SNAP Policy Database Documentation


Supplemental Nutrition Assistance Program (SNAP) benefits are federally funded, but the program is administered in partnership with the States. Until the mid-1990s, there was a uniform national standard for SNAP eligibility and benefit levels, with little State variation in SNAP administration. Variation in State-level program administration and eligibility guidelines increased dramatically due to the 1996 welfare reform legislation and subsequent legislative and regulatory changes. Since the mid-1990s, States have been granted more flexibility in the way they administer SNAP.

The SNAP Policy Database provides a central source of information on State policy choices over time to capitalize on the research opportunities created by these natural policy experiments. It includes information on State-level program policies related to eligibility criteria, recertification and reporting requirements, benefit issuance methods, availability of online applications, use of fingerprinting, and coordination with other low-income assistance programs.

The information in this database can be used to study factors that influence household SNAP participation and to improve estimates of the effects of SNAP on a variety of outcomes, such as household food spending, health status, and dietary intake.

The SNAP Policy Database is updated every four years, subject to data availability.

Scope/Coverage of Data

Monthly data are provided for all 50 States and the District of Columbia from January 1996 through December 2020.


The database contains variables that relay information on a variety of State policy options, drawing on policy information from many sources. A primary source is USDA’s Food and Nutrition Service (FNS), which provides publicly available information through the SNAP State Options Reports and the SNAP Quality Control Data, and creates special tabulations from the SNAP National Databank. Information is also collected from USDA, FNS policy guidance memos, contracted studies, and correspondence with FNS staff. Additional information is collected from national and State policy research organizations, including reports on online applications from the Center on Budget and Policy Priorities as well as reports on State-funded food assistance programs from the National Immigration Law Center. Information from State policy manuals and news articles are also used to corroborate primary data sources. The Urban Institute initially compiled the information on State SNAP policies from 1996 to 2004 with funding from the ERS Food Assistance and Nutrition Research Program.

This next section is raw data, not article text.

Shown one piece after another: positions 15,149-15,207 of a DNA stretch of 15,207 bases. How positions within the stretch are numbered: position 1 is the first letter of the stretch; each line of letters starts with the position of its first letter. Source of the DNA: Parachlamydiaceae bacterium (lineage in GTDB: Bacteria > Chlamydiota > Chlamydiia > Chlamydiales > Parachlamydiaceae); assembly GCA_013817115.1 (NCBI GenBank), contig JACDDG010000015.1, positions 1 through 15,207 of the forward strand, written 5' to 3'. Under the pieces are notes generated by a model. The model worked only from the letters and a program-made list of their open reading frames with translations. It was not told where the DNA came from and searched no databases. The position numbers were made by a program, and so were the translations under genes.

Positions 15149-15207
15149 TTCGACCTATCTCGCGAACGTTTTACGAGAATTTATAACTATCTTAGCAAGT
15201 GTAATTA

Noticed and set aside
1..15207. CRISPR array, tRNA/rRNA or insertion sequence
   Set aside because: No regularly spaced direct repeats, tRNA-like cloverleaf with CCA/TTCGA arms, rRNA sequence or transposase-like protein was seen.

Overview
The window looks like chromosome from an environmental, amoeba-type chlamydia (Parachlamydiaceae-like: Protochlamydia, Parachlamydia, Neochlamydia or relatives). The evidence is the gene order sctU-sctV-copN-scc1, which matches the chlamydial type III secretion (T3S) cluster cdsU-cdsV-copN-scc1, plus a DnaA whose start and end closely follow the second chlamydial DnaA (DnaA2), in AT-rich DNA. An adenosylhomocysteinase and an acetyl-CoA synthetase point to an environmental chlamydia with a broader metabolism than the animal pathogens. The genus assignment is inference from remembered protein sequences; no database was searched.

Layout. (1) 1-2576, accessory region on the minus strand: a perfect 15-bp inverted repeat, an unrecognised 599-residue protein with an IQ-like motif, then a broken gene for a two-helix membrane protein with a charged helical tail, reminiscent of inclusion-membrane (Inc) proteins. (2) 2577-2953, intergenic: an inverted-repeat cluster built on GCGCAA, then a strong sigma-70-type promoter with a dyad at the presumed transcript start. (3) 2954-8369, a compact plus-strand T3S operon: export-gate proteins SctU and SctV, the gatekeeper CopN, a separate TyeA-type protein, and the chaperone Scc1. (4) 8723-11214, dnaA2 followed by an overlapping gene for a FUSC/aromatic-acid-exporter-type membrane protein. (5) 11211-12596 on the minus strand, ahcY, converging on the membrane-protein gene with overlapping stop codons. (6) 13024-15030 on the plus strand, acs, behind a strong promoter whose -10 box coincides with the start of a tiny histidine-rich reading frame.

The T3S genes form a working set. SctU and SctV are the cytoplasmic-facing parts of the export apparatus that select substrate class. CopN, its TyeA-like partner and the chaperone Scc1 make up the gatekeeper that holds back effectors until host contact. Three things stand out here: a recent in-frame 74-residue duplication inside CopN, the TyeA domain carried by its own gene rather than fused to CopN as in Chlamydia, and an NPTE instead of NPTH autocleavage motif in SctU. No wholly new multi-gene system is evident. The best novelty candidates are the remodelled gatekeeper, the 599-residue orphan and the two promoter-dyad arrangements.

The methods used to create variables depend on their underlying data sources. For variables based on the USDA, FNS SNAP State Options Reports or other periodic reports, the information from the reports is compiled and any policy changes between reports are assumed to have occurred at the midpoint of the two reports. If the specific date of a policy change can be determined that date is used instead of the midpoint. The variables based on the SNAP Quality Control data or National Databank are summary statistics created in Stata. The broad-based categorical eligibility and vehicle exemption variables are created from information supplied by USDA, FNS that pinpoints the specific month of policy implementation.

A complete list of variables and further details on their construction in the SNAP Policy Database is available for download.

Strengths and Limitations

The strength of the database is that it serves as a single, authoritative source on policy changes in SNAP since 1996, when States were granted increased flexibility in program operations. ERS is able to identify the State policy choices that are most likely to influence participation and to work closely with USDA’s Food and Nutrition Service to compile and ensure the accuracy of the data.

The database can be used to:

  • Describe the differences in the State-level administration of SNAP and trends in the adoption of specific State-level SNAP policies,
  • Examine how State policies affect household-level participation in SNAP, and
  • Estimate the effect of SNAP participation on outcomes such as health and food spending by combining this data with nationally representative survey data. The SNAP Policy Database provides information on variation in program administration that can be used in estimation techniques, such as instrumental variables estimation, designed to establish a causal relationship between SNAP participation and outcomes of interest.

One limitation of the database is that errors may exist in the primary data sources used, particularly those that rely on State agency survey responses such as the FNS State Option Reports and other reports from various research organizations. An additional limitation, as noted above, is that it is not always possible to pinpoint the exact month of a policy change between periodic reports, requiring some imputations. These imputations were applied to the following variables: call, cap, oapp, vehexclall, vehexclamt, and vehexclone. Further details about the imputations are available upon request. Finally, there are time periods when information on the policy is not available. In these months, missing values are denoted by a blank cell in the Excel worksheet. The downloadable list of variables provides information on missing values for each variable.


Recommended Citation

U.S. Department of Agriculture, Economic Research Service. (2024). SNAP policy database.